You see the Cardinals topping a lot of these lists, and on the surface, it makes sense. They’ve got some true top-shelf prospects (and could trade Dylan Carlson, whom Soto would presumably replace), they should have some money to spend (Soto’s next contract would start right when Paul Goldschmidt’s ends), and they’re trying to win, particularly this year, the last year for Albert Pujols and Yadier Molina. But you’ll have to forgive this longtime Cardinals observer for being extremely skeptical that this particular front office and ownership group -- a notoriously cautious one that values its prospects and depth like the Shroud of Turin -- will do what it takes to bring in a player of Soto’s caliber. It’s just not really in the Cardinals’ DNA. Even their more recent trades for Nolan Arenado and Goldschmidt were more opportunistic than flat-out aggressive. Regardless of the fit, it’d be a jaw-dropper to see it actually happen.
The Giants have one of those lineups that is a perfect complementary lineup for a superstar at its middle … except there’s no superstar in the middle. Enter Soto. They’ve got plenty of payroll room, some tempting prospects and are in the NL Wild Card race. But is this the personality of this franchise? It could be, you know: They’re clearly set up long-term, payroll-wise, to get somebody huge. It might as well be Soto.
7. Blue Jays
Hey, if they’d have had Soto, maybe they would have scored 40 runs against the Red Sox! The left-handed hitting Soto is a perfect fit in this righty-heavy lineup. They might need the market to come down to them a little bit -- they have one of the weaker systems on this list -- but this team has felt a little listless this year. No team would appreciate the jetpack that is Soto more.
The whole notion of not trading with a team in your division is a bit silly: As hard as it would be for Nats fans to see Soto in a Mets uniform, they might enjoy having just about every top-shelf Mets prospect in their own uniform, showing the Mets what they could have had for the next six years. The Mets are certainly motivated, though you do sort of wonder if their play here would be to wait for Soto to hit the free agent market (if he hits the free agent market) and then blow him away with an offer. Either way: The Mets are going to be in on this -- and just about everything, really -- one way or another.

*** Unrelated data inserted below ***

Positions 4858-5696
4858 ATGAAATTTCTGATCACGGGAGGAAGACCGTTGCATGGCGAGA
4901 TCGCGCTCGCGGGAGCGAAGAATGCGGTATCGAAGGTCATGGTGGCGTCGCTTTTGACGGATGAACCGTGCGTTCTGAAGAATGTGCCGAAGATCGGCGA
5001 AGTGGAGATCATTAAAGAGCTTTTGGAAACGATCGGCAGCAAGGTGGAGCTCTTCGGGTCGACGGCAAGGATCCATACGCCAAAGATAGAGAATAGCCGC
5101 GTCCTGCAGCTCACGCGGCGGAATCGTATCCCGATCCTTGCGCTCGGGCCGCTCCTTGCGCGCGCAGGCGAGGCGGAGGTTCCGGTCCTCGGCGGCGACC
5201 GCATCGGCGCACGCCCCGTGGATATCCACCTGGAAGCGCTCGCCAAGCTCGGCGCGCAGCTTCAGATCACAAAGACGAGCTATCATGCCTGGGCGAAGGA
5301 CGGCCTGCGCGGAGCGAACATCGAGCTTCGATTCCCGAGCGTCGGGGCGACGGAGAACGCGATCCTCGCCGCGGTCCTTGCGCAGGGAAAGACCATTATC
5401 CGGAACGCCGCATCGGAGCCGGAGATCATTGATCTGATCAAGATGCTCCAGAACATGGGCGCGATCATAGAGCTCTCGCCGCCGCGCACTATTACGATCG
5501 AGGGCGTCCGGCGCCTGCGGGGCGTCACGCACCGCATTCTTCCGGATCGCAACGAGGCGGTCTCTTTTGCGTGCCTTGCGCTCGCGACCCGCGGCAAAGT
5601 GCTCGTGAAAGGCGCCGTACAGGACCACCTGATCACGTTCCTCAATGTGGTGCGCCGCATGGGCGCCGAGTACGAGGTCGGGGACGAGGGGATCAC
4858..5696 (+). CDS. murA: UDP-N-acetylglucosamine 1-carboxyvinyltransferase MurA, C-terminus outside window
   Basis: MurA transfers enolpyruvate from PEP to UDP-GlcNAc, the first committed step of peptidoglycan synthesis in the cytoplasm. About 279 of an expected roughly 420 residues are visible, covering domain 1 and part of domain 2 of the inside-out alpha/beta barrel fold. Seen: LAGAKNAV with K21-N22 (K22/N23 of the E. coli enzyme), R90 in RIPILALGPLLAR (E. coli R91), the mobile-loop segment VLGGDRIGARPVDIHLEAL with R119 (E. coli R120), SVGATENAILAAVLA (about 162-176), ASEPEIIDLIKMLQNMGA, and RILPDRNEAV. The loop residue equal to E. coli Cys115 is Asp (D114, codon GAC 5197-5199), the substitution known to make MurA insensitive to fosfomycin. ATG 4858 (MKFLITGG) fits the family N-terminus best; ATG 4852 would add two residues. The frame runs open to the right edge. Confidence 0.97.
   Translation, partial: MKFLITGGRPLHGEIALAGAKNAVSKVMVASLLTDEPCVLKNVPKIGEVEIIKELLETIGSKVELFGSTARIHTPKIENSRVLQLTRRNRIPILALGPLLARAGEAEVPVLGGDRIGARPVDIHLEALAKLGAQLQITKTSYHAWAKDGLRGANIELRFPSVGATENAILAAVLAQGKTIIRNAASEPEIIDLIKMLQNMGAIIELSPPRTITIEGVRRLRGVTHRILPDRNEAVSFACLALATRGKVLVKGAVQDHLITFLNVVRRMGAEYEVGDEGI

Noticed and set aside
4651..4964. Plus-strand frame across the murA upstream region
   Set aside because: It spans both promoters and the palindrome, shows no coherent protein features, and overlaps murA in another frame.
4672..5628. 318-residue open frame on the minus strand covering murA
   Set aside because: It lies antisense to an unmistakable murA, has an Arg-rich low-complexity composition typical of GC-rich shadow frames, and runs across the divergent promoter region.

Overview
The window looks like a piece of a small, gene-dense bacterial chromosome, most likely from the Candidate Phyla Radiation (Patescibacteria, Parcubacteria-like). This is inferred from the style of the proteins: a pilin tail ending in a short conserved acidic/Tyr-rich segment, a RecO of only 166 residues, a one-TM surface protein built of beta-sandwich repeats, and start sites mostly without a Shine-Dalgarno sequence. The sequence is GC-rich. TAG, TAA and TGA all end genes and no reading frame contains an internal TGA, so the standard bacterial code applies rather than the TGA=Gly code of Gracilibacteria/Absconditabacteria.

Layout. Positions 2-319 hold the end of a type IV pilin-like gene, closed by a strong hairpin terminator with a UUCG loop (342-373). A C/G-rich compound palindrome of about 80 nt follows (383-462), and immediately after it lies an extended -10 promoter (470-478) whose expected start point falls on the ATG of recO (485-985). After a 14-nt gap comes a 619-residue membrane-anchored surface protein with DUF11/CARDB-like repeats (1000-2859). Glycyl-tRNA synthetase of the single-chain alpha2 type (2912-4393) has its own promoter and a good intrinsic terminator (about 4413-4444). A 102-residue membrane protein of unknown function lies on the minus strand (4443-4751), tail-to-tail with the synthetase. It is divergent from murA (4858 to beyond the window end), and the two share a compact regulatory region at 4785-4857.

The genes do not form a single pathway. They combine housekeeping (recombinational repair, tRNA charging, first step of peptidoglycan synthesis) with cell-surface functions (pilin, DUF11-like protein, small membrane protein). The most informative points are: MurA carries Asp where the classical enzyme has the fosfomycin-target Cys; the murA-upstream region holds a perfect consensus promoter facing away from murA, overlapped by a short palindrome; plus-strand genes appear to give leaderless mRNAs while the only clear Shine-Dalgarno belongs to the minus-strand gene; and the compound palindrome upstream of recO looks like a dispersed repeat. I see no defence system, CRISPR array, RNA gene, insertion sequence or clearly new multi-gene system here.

Put this in the “you’ve gotta believe they really went hard after Freddie Freeman” camp, but a move like this would fit the Rays’ window. Put Soto in the middle of that lineup and everybody’s better, and you have enough, surely, to win the AL Wild Card this year and be a contender in the AL East for the next two years. It’s a big swing, and someday, the Rays might just make one of this caliber.
10. Red Sox
If you’re going to admit that you should have just extended Mookie Betts, there are worse ways to do so than trading for and extending Juan Soto.
They wouldn’t be serious contenders to sign Soto long-term. But for the next three pennant chases? A team always in need of outfielders would suddenly have the best one. They’ve got the prospects for it.
Carlos Correa is proof they’re willing to do the “get a superstar for a short period of time” thing, and their system isn’t bad, but this is maybe a little bit too big for them.
They’re willing to spend, as evidenced by last winter’s Corey Seager and Marcus Semien contracts, and they’ve got some serious sluggers in the higher levels of their farm system. But part of the impetus to bringing in Soto right now is that you’d get him for three playoff chases. The Rangers aren’t in this one, and if we’re being honest, probably won’t be part of the next one. Don’t be surprised to see them go all out for him when/if he hits the free agent market though.
They would adore him so much there, and he makes a ton of sense as a guy to build a signature franchise around. But they seem too far away to make it worth their while.